It’s round six of the 2018 North American Scrabble Championship. I’m sitting in a huge convention center surrounded by 400 other word fanatics. Across from me sits a middle-aged man from Pennsylvania. The seven letters on my rack are E, M, N, N, S, T, and U.
I look at the board and see an open H. Somehow, from those letters, my brain unscrambles the word HUNTSMEN. I’m not totally convinced that it’s a real word. I play it anyway. My opponent challenges. It’s acceptable. How did I know HUNTSMEN? I have no idea. Maybe I guessed. Maybe I’d seen it before. All that matters is that it was worth 78 points and I won the game, 437-282.
That was one of 31 games in the five-day marathon Scrabble championship held last summer in Buffalo, New York. There are hundreds of smaller tournaments throughout the year. I played in my first one when I was just 10. Ever since, I’ve been studying word lists and playing game after game. I got into Scrabble because of my dad, who wrote a book about the subculture of competitive Scrabble, called “Word Freak.” He’s taught me pretty much everything I know about the game.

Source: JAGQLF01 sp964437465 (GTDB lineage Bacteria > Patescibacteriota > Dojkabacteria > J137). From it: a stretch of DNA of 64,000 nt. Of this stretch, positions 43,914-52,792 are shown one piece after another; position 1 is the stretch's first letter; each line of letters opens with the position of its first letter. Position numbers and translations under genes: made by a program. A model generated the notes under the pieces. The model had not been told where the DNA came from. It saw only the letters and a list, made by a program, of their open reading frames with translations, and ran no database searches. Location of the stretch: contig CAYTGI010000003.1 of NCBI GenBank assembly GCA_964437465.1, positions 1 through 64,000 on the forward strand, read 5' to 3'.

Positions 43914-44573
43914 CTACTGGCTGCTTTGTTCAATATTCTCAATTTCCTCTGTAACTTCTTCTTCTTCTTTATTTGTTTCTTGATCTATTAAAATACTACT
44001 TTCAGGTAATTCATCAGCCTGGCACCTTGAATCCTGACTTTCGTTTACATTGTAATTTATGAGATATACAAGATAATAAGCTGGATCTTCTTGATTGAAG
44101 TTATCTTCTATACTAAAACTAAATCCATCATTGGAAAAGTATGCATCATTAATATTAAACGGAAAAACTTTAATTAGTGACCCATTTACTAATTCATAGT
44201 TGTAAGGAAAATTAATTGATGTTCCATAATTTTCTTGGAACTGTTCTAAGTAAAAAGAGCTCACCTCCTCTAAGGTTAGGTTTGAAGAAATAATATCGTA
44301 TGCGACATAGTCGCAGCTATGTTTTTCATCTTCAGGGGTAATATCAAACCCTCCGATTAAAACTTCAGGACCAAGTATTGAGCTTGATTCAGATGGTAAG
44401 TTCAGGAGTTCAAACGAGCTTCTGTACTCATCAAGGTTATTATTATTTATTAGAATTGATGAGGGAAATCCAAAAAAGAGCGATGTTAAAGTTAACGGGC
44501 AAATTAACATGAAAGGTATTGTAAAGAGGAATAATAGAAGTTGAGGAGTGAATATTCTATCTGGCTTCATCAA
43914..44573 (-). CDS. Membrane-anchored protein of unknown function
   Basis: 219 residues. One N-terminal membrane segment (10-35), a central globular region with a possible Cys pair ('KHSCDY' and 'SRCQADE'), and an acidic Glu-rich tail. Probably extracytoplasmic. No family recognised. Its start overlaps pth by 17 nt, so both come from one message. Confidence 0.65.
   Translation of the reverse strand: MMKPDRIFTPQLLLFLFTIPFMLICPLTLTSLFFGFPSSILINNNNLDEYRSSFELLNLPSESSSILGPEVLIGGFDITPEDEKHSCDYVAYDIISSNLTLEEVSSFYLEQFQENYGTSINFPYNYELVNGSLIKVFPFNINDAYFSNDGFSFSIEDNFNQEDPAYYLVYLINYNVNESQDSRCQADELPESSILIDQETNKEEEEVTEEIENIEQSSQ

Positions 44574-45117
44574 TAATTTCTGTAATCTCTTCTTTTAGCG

This is my fifth “nationals,” and the first time I’ve competed in Division 2, out of four. Placement is based on a rating system—the top player at the tournament is rated 2140, and the lowest 441. I’m rated 1269, which places me in Division 3, but I decide to play up a division. I’m seeded 98th out of 102 players. I’m a little worried.
Custom-made Scrabble boards and colorful plastic tiles fill the giant convention center. There’s chatter and the familiar sound of tiles rattling in a bag.